December 14, 2015

The Martyrdom of Contemporary Christians (Metr. Hierotheos of Nafpaktos)

The Cross and Skull of the Apostle Andrew

Below is a homily by Metropolitan Hierotheos of Nafpaktos and Agiou Vlasiou, delivered on the feast of the Holy Apostle Andrew, on the 30th of November 2015, in the Cathedral of the Apostle Andrew in Patras, Greece.

Each saint is celebrated on the day of their dormition or the day of their martyrdom, because this day is considered their birthday, a particular charism. Saint John Chrysostom considers martyrdom a charism, which he describes as a spirit of power, for a person receives strength from the Holy Spirit to sacrifice themselves. "When they receive the charism of martyrdom, it is said they have the spirit of power, that is, a charism." And because "that which is gifted is from the Holy Spirit, the charism is also called a gift." Martyrdom is thus a charism, a spirit of power, a gift. This is how Christian martyrdom is different from any other self-sacrifice for an ideology.

This rule applies also today. We celebrate Saint Andrew, who was martyred in Patras on this day nearly twenty centuries ago. Objects of this martyrdom is his holy skull and the blessed cross on which he gave his soul to God.

All the apostles suffered torments and they considered it a gift of the Holy Spirit. Only John the Evangelist reposed in deep old age, without being martyred, but he experienced martyrdom on Golgotha, when he was with the Panagia and experienced the pain of Christ on the Cross. Millions of other martyrs followed.

Martyrdom, the life of martyrdom, is an expression of love for God, it is the lot of the Church and of authentic Christians, it is our participation in the mystery of the Cross and Resurrection of Christ.

An ancient Syrian writer asked: "What woman would prefer to marry a crucified man?" No one does this. But the Church, the Bride of Christ, loves the Crucified One, Who has given her a wedding dress full of blood and a ring made of nails from the Cross and experiences the Resurrection.

This lot of the Church is also its glory. The Cross "is the pinnacle of theology," according to Saint Ignatius Brianchaninov, a great ascetic and Russian Bishop. We see the Cross and Resurrection in the Mysteries, in asceticism, in theology, in all of ecclesiastical life. Until the fourth century millions of Martyrs died for Christ. The sacred hymnographer chants: "The blood of the Martyrs throughout the world are the ornaments of the Church."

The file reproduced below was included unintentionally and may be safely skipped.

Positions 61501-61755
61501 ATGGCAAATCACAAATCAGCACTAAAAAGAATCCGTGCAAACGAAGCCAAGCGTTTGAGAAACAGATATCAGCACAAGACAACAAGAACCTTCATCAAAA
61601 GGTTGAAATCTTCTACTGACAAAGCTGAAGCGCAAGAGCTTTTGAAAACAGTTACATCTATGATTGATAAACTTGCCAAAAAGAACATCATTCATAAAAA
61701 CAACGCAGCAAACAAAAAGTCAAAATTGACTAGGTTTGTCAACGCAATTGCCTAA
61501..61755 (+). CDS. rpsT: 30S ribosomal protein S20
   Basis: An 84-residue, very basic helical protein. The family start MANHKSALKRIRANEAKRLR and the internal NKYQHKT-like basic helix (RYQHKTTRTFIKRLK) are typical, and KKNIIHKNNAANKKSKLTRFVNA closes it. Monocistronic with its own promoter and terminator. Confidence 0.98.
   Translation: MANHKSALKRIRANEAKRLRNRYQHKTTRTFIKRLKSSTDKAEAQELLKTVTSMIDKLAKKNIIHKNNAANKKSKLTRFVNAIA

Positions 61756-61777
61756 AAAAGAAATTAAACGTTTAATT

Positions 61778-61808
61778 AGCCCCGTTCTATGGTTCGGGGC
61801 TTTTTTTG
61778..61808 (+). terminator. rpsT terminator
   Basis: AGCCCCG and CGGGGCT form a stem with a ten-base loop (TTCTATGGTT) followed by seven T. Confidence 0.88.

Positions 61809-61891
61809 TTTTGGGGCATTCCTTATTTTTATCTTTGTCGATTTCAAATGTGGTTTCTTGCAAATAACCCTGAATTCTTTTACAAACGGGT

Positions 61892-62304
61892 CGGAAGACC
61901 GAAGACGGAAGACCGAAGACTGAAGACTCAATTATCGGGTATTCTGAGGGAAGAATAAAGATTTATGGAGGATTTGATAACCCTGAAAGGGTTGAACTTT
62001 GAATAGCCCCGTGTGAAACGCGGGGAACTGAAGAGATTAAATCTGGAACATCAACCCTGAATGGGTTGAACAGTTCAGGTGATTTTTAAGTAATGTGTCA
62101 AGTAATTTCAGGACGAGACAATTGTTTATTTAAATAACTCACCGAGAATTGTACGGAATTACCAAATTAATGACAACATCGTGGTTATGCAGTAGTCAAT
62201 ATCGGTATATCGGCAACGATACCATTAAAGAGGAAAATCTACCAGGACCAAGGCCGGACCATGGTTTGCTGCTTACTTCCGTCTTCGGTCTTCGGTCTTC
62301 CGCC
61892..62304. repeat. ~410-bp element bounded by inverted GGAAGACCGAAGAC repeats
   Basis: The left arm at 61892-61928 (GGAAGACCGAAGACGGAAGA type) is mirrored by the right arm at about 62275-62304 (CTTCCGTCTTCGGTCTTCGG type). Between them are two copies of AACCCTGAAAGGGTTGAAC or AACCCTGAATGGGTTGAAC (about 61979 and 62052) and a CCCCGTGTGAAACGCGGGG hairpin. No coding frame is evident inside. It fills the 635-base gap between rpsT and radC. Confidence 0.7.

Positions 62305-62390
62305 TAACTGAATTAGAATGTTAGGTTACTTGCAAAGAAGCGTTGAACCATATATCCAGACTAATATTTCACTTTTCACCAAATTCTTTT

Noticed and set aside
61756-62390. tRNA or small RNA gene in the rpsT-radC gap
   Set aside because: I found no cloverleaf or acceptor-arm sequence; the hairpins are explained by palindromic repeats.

But the Church today still experiences martyrdom and her children become martyrs, it is simply the way of martyrdom that changes each time. I will mention three ways martyrdom is received today by the Church and her children.

In the West and North the Church endures the martyrdom of secularism. Secularization is the change of ecclesiastical life into a secular system, the elimination of the eschatological element of Christianity, and the identity of Christians with the culture of the world, with blissful happiness, self-love and ambition. The Apostle Paul declares: "We do not have here an enduring city, but we seek that of the future" (Heb. 13:14). And yet there are Christians who do have here an enduring city, and they solely identify with it. Someone once said: "Let us leave heaven to the birds and the priests. We will concern ourselves with the earth." Ultimately however the earth will pass away.

In the East, proximate and distant, the Church endures the martyrdom of anthropocentric religions where they demolish churches and kill people. Christianity is disappearing in the East where it developed for twenty centuries. In the beginning of the 20th century, when the Middle East was liberated from the Ottomans, Christians made up 20% of the population. As of a few years ago, prior to the civil conflicts, they were 4%. And now they are shrinking even more. Human blood stains the earth, the churches and the seas. The ancient persecutions of the first centuries of Christianity are being repeated.

In the South the Church endures, besides that which is going on elsewhere, also from magic, hunger and death. Those who come from Africa tell us what the people are enduring from magicians, hunger, and sicknesses, which sift through people. And within these martyric temptations the Orthodox Church gives its testimony of the victory of life over death, the triumph of the Resurrection of Christ. This is what we show today by our veneration of the skull of Saint Andrew and his cross.

Yet, although martyrdom is the glory of the Church, it is still a stigma for contemporary humanity, which despite its civilization and divinization of human rights, accepts or creates violence, war, the destruction of life, hunger, drowning at sea, suffering and pain. They tolerate some to be children of a higher God and others children of a lesser God. They tolerate some to be those who crucify and others to be crucified.

Yet we today embrace the skull and cross of Saint Andrew, remembering the Martyrs throughout the world, those who are tormented, crucified, wounded, hurting, in need, and who are in despair and say: "Courage brethren! We pray and hope that someday the wickedness and hatred of the crucifiers will cease, and of those who motivate them and tolerate them."

Your Eminence, Prelate of this historic city, Metropolitan Chrysostomos of Patras, who has the blessing of serving with inspiration this city, pray to your patron Saint Andrew for all those who crucify and are crucifed, to stop this madness of destruction. Amen.

Source: Ekklesiastiki Paremvasi, "Τό μαρτύριο τῶν συγχρόνων Χριστιανῶν", November 2015. Translated by John Sanidopoulos.